With "The number of people are[sic] reading ebooks in 2011 went up 163% over last year", the same could be true. Looking at the *percentage* of total active users reading ebooks within the same time period last year might be a little more meaningful.

message 8: by Julie (new)

Julie @Michelle, I can see the other editions, but over 50% of my books are via Overdrive WMA Audio, which I have yet to see as an option. Personally I don't care if it's MP3 or CD or WMA, since they're usually identical recordings.

message 9: by Otis (new)

Otis Chandler @will you are right - and we did correct for overall growth

message 10: by Michelle (new)

Michelle Julie ~ you can always sign up to become a goodreads librian and then you can add the edition that you are reading yourself and others will be happy you did and can choose it as well. =) I can't stand when my book doesn't match up with what edition i'm reading. It bugs me. I dont' know why... it will just eat at me all day, so I decided to do exactly what I told you to do, so then if I can't find my edition, i just add it! =)

message 11: by Will (new)

Will The number on the vertical axis makes it look as if that axis represents the absolute number of books read "on" Goodreads. If you corrected for changes in the # of users, I guess the number means something else?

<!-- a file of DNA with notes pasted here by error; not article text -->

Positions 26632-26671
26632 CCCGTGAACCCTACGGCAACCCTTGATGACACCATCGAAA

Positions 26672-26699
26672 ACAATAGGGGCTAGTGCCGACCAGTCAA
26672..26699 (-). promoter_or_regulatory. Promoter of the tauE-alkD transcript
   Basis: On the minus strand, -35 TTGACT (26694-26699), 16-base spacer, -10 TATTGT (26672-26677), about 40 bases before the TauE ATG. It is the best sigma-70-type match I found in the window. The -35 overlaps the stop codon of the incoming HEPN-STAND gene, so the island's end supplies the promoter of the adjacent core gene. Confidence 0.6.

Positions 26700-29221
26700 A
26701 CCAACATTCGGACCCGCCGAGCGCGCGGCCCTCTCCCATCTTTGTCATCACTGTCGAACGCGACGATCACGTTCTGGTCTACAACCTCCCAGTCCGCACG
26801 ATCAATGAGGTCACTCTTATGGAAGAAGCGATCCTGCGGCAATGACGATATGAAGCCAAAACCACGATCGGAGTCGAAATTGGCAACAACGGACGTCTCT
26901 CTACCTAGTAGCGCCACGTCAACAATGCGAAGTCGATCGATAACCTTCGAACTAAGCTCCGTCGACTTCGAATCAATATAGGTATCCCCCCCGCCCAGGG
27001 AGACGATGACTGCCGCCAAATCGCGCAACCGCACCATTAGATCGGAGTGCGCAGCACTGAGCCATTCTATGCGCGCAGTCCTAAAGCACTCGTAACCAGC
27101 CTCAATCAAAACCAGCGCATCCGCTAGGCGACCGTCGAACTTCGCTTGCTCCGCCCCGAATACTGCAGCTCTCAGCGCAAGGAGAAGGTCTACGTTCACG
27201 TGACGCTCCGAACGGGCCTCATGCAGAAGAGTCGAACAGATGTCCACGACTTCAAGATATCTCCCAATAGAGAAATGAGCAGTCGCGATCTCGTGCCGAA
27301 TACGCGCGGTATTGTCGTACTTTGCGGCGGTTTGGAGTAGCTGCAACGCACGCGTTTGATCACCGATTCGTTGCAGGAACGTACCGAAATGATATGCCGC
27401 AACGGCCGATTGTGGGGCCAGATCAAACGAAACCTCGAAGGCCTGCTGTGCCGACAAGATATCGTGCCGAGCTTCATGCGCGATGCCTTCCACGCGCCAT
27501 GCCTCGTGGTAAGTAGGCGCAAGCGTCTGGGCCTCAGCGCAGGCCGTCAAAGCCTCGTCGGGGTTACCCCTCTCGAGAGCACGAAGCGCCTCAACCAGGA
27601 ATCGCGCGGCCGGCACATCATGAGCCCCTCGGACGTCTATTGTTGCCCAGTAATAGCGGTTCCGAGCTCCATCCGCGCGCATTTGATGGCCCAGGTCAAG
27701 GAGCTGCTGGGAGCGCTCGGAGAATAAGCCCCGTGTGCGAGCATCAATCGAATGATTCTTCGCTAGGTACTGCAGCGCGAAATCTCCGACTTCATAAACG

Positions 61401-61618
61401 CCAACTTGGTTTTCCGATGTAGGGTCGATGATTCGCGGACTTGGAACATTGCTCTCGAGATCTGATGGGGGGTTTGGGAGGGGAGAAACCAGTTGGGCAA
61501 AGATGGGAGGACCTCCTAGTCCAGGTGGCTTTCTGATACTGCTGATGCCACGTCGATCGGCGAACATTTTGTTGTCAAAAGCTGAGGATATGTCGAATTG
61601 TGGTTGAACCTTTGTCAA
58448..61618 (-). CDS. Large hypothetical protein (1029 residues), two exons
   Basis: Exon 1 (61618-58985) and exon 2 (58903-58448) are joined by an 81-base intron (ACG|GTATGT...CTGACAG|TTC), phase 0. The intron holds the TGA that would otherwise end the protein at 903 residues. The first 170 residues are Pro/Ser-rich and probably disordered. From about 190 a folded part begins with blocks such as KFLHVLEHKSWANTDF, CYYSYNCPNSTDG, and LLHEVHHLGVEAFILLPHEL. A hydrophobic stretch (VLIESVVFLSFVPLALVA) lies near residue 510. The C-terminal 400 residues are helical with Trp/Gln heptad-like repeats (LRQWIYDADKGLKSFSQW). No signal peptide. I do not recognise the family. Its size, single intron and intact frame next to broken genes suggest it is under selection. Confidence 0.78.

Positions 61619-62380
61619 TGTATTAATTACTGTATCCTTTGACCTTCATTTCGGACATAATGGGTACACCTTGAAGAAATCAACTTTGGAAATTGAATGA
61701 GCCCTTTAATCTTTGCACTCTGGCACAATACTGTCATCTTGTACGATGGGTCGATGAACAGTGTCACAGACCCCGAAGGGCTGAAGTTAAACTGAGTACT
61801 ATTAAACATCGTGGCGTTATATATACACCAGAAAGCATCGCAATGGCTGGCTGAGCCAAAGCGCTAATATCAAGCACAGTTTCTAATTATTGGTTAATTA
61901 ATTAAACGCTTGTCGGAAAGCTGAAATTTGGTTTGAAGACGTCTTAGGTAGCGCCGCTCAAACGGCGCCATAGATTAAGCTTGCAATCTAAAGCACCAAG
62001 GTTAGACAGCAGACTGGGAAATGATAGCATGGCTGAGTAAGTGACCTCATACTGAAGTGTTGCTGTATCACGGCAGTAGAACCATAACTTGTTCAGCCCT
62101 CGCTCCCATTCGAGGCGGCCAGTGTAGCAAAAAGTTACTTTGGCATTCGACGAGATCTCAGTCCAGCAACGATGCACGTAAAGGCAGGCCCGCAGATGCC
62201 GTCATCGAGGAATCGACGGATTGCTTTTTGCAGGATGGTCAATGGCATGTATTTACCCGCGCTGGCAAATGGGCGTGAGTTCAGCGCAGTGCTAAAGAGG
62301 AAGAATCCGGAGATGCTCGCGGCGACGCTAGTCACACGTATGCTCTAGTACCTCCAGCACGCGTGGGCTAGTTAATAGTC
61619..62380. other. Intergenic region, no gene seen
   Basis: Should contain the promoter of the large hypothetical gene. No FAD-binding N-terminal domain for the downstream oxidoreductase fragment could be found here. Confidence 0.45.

As an aside, I think this terminology (read "on" Goodreads) is also a little potentially confusing, since most of these numbers don't refer to the books read using Goodreads's ebook reader, but ebooks which users of Goodreads read offline and posted about on GR.

message 12: by Nan (new)

Nan This data is very interesting. However, there's one other problem with understanding this data. As was noted above, the chart does take into account the growth of Goodreads over the last three years. That's great. However, we should also remember that Goodreads members are only a small sample of the book-reading population. By the very fact that Goodreads members are online and use social media, we can assume that they are tech-savvy to a certain degree. I have a suspicion--one which is hard to prove because gathering the evidence would be so very difficult--that Goodreads members are more likely to own and use an ereader than non-Goodreads book lovers.

Basically, while Goodreads has a very diverse membership and its members tend to be tech-savvy, it may not provide a representative sample of the general population.